2 – client culling: in the face of staffing shortages, firms got serious about trimming their non-ideal clients. additionally, firms are paying closer attention to their client acceptance policies. given the amount of organic growth in the profession and the staffing shortage, it makes sense to cull clients that don’t fit the firm’s ideal to ease the workload and make room for more attractive engagements. looking at firms >$10m, 51% are actively culling clients, while 45% of firms between $2m and $10m are unloading clients.

3 – technology: firms investing in technology are certainly reaping the benefits. gaining efficiencies through technology is great, but firms are using it to provide advisory services, digitizing all areas of workflow, and virtual collaboration. consider what our colleague roman kepczyk says in the consultants’ comments. specifically, “the introduction of generative ai (chatgpt); which most accountants were not even aware of until after busy season created the most significant “buzz” i’ve seen in my career. while easy to address ai early on as “hype,” the speed at which usage has evolved and at which accounting vendors were jumping on board to integrate ai capabilities has been stunning.”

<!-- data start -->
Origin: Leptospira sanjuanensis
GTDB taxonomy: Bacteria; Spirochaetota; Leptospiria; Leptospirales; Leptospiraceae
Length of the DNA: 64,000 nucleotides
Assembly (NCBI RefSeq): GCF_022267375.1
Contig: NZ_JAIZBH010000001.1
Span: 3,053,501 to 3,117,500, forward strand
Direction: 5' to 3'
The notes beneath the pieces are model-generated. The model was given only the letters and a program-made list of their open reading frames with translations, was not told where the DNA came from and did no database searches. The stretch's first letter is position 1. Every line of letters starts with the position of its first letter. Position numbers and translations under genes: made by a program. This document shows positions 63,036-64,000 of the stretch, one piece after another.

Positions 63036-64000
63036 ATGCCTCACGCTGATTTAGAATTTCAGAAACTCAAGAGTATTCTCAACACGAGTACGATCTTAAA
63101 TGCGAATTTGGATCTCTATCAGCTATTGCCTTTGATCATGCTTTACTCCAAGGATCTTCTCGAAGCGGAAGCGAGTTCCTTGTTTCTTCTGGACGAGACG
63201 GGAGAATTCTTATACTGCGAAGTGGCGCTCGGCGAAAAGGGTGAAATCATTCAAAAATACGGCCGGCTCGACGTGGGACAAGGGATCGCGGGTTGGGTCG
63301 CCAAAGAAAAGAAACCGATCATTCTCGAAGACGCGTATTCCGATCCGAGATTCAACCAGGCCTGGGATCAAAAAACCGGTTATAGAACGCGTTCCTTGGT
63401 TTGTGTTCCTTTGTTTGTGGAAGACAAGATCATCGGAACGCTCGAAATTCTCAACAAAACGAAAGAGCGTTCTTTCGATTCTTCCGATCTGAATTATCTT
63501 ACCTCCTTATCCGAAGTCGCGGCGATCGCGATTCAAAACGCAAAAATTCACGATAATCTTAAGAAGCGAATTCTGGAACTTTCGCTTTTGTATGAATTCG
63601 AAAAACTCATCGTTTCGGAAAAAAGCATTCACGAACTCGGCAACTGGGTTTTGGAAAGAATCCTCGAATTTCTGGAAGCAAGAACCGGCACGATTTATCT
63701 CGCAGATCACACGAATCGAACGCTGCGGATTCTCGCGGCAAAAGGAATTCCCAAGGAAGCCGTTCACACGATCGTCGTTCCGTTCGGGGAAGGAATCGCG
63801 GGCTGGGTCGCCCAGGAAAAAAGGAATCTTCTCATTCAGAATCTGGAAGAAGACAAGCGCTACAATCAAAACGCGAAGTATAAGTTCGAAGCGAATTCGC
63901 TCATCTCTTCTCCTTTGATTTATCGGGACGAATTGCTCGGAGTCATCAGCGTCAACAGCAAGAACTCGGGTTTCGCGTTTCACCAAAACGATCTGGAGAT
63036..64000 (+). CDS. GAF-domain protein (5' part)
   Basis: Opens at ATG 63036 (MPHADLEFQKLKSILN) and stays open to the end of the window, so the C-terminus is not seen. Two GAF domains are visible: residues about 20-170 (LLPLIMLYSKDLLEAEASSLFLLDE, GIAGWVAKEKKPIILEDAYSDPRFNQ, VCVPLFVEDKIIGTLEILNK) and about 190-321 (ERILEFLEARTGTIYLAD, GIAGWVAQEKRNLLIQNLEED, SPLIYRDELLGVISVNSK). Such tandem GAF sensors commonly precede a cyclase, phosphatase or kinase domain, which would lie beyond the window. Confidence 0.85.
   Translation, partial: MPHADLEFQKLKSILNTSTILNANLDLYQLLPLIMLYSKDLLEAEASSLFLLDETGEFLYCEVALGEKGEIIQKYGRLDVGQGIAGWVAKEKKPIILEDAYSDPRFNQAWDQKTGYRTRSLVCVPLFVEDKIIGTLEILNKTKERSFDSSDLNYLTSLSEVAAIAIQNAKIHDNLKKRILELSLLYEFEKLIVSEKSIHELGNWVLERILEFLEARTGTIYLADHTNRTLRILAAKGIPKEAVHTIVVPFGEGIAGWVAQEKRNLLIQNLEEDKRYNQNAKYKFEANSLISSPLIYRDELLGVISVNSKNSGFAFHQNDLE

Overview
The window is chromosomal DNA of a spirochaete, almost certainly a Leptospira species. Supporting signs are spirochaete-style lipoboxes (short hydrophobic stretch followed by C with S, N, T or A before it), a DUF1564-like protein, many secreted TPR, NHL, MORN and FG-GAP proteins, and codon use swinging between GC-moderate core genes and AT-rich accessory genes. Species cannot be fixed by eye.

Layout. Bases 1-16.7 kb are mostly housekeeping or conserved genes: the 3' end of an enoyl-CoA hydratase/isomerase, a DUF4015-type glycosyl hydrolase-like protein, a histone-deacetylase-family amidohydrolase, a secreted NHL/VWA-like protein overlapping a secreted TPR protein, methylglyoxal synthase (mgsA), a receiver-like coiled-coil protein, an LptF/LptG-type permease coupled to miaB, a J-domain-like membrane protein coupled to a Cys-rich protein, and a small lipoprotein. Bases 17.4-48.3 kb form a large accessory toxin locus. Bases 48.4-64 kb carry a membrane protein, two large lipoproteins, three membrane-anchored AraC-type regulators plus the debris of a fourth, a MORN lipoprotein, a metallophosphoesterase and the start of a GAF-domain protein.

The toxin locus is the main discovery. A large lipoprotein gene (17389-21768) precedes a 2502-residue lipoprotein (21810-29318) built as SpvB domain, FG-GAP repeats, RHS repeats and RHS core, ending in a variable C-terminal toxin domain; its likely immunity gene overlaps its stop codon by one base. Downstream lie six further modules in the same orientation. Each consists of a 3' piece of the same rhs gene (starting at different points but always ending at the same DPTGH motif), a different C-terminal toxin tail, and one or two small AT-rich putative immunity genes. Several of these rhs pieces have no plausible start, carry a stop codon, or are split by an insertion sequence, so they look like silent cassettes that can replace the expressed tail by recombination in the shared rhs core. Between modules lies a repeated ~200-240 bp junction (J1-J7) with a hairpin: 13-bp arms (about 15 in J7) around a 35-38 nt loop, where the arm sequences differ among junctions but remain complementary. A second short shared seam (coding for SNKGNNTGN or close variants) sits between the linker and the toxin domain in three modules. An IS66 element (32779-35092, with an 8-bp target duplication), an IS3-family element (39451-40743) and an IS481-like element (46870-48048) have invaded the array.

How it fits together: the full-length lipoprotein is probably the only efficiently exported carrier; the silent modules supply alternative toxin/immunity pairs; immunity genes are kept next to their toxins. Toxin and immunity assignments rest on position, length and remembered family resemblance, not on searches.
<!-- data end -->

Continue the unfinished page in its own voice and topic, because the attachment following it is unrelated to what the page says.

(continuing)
4 – non-accounting hires: there aren’t enough cpas, soon-to-be cpas, and accounting grads to handle the existing (and growing) workload. as firms move towards more advisory services, they are realizing a lot of the work doesn’t have to be completed by an accounting grad. this has increased the number of firms hiring staff from diverse backgrounds. the more our profession embraces this practice and creates training and processes to support non-accounting hires, the more we can ease the staffing burden.

5 – advisory services: firms investing in advisory services, private equity investing into firms in hopes of growing advisory services, and the overall arguments of why our profession should continue growing advisory services continue to pick up momentum. even looking at the name of our survey, we’ve realized there may be a need for a change from simply “national survey of cpa firm statistics” to something broader. nearly 10% of our participants have more than 50% of their revenue driven by non-compliance-related activities.

finally, as our profession evolves, so must our metrics. here are just two examples: